Writing and research

“A Soft, Sympathetic Touch: Walt Whitman and the Eroticism of Wind,” Venti Journal, https://www.venti-journal.com/wesley-cornwell

Conference papers
“Losing the form, feeling the heat,” PopMeC | September 4, 2023 (upcoming) 
“Secret violets: Derek Jarman on gardening and grieving,” NYU Department of German | April 27, 2023
“The Rhythm of Shadows: Anthony McCall and the Cinematic Temporality of Architecture,” GSU Film and Media Studies Conference | February 24, 2023
“Blue; or, the queer geography of human limits,” Northwestern Backward Glances Conference | September 30, 2022
“On shadows and other queer becomings,” UCLA Q-Grad Conference | May 27, 2022

See below for some texts, images, and objects I’m writing with and about:

Blue; or, the queer geography of human limits

A bright field of electric blue fills the screen; it is a hungry, piercing color, a blue so sharp it stings. Derek Jarman’s Blue (1993) envelops the viewer in a sea of intense, saturated color that is — in turn — entrancing, disquieting, painful, and serene. This searing blue is accompanied by a palimpsestic soundtrack that layers the philosophic, poetic, historic, and autobiographic, principally following Jarman’s experience of living and dying with AIDS, his failing sight due to cytomegalovirus, and the complexity of navigating an inadequate medical system. “Veer[ing] between lulling metaphysical speculation and brutal physical reality,”1 Blue is (to borrow the film’s own words) a “poetry of fire,”2 a blazing record of the complexities of individual queer lives at a moment of sweeping, systemic queer death. In short, the film renders sensible Maggie Nelson’s stunning description of “death’approach as the swell of a wave — a towering wall of blue.”3

What happens when this wave crashes over us, plunging us into a fathomless, boundaryless ocean of blue? Or, in more theoretical terms, what is the relationship between sensorial intensity and the (de)formation of corporeal boundaries — what happens when blue transcends the solemn geography of human limits? Furthermore, how does the transfiguration of boundaries cleave the self from the body, disrupting the cohesion and selfidenticality of the self? Lastly, how do disembodiment and desubjugation allow for the possibility of queer (perhaps even fleetingly utopian) forms of sociality and what are the risks? In pursuit of answers to these questions, this essay proceeds as “an experiment, not a judgement,”4 gathering flashes and sparks of blue through which we might better glimpse how sensorial saturation mediates the disaggregation of the self and, in turn, the constitution of the social.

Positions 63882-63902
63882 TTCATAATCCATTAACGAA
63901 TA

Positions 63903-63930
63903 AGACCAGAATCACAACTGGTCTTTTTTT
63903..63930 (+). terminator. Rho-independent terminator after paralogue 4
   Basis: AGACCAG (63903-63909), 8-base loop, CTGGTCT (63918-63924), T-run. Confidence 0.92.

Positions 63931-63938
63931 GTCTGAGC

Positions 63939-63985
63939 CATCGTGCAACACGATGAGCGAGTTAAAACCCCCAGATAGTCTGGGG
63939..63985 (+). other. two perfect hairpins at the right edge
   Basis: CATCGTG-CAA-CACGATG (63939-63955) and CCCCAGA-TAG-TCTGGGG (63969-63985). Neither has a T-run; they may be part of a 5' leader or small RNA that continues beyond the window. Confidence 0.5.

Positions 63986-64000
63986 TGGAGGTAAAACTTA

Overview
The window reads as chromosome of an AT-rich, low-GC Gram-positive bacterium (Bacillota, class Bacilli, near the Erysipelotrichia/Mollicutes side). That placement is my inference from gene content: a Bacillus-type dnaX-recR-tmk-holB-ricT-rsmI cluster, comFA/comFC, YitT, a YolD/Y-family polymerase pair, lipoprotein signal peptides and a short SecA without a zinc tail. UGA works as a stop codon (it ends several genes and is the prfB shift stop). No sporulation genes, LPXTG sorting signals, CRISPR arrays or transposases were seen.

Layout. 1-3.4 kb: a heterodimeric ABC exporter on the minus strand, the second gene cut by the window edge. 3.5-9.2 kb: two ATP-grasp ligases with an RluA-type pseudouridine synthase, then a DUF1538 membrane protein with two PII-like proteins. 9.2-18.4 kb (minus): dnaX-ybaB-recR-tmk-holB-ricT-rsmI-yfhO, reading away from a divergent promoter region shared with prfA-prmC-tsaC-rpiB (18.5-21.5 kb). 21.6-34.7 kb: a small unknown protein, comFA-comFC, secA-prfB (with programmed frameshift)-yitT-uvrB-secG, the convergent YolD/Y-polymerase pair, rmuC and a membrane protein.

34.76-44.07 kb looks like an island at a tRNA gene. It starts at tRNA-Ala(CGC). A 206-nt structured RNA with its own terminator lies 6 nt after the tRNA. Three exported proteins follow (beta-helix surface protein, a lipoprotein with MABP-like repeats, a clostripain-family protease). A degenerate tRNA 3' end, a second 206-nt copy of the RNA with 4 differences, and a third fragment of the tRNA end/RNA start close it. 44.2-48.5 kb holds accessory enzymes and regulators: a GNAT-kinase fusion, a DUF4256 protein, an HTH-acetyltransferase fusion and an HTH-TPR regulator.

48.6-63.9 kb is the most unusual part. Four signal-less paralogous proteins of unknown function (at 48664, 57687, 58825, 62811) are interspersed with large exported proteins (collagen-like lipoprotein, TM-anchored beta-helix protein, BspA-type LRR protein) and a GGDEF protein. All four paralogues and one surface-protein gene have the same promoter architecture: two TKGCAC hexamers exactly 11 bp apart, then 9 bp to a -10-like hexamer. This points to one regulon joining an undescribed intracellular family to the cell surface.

Installation view of Blue from the exhibition Derek Jarman: Brutal Beauty, Serpentine Gallery, London (23 February - 13 April 2008). (Photo from Serpentine Galleries, https://www.serpentinegalleries.org/whats-on/derek-jarman-brutal-beauty/).

Lola Flash, Party Boy, Fire Island, c. 1994,  Photograph, (Photo from Jenkins Johnson Gallery).

Interior of a gay men's bathhouse (Photo by Jameson Farn, August 24, 2021, The Gay and Lesbian Review, https://glreview.org/reflections-of-a-bathhouse-employee/).

Frame from 00:22:45 of The Garden (1990) directed by Derek Jarman and produced by Basilisk Communications

  1. Stephen Holden, “Reviews/Film Festival; A Movie Where All the Motion Is Metaphorical,” The New York Times, October 2, 1993, sec. Movies, https://www.nytimes.com/1993/10/02/movies/reviews-film-festival-a-moviewhere-all-the-motion-is-metaphorical.html.
  2. Derek Jarman, Blue: Text of a Film (Woodstock, New York: The Overlook Press, 1994), 13.
  3. Maggie Nelson, Bluets,  (Seattle: Wave Books, 2009), 52.
  4. Kathleen Stewart, Ordinary Affects (Durham, NC: Duke University Press, 2007), 1.

“A dream marched to the swing of his own words” (Illustration by William A. Smith for a John Hancock Mutual Life Insurance Company Advertisement, 1951).
A Soft, Sympathetic Touch: Walt Whitman and the Eroticism of Wind

I might not tell everybody, but I will tell you (1, 40).1

Each evening, as the sun slips towards the horizon, I leave the cool air-conditioning of my Airbnb and walk to the nearby Cascadilla Gorge. I follow the stone path, which snakes alongside the creek and slowly climbs towards Cornell’s campus. As I approach the first waterfall, the water’s quiet babbling crescendos to a roar, temporarily drowning out the world’s anxious hum. Halfway along the trail, I pause to sit and watch the creek rush by. The water’s steady cadence is accented by the bright arpeggios of birds and the rustling of leaves in the wind. I do nothing but listen, / To accrue what I hear into this song, to let sounds contribute toward it (1, 36).

Along these walks, I’ve found myself returning to the work of Walt Whitman, the great American poet of cosmic relationality. I am both pulled towards and skeptical of his unyielding belief in the potential of poetry to engender more egalitarian, democratic relationships. Despite my many reservations,2 at a moment when outrage, antagonism, and polarization dominate both the political and personal, Whitman’s ecstatic embrace of connection feels like a lifeline, a testimony to the power of other ways of relating to others.


My wager is that attending to Whitmanian wind will engender a greater understanding of how air itself can be felt as erotic. This essay is guided by three intertwined questions: first, through an atmospheric curiosity, what can we learn about the erotic touch of wind as air-in-motion? Second, how might this sympathetic hapticity arouse an expanded sense of self? Third, in what ways is this apersonal, atmospheric sensuality decidedly — although perhaps not exclusively — queer?3 In exploring these questions, I proceed less by a logic of argumentation and more through an experiment in worlding,4 which attempts to render sensible the “paradox of personal endeavoring in a world of pervasive influence.”5 Said differently, through this essay, I search for one possible way to re-tune the hazy edges of perception through attention to the hapticity of air. My words itch at your ears till you understand them (1, 77).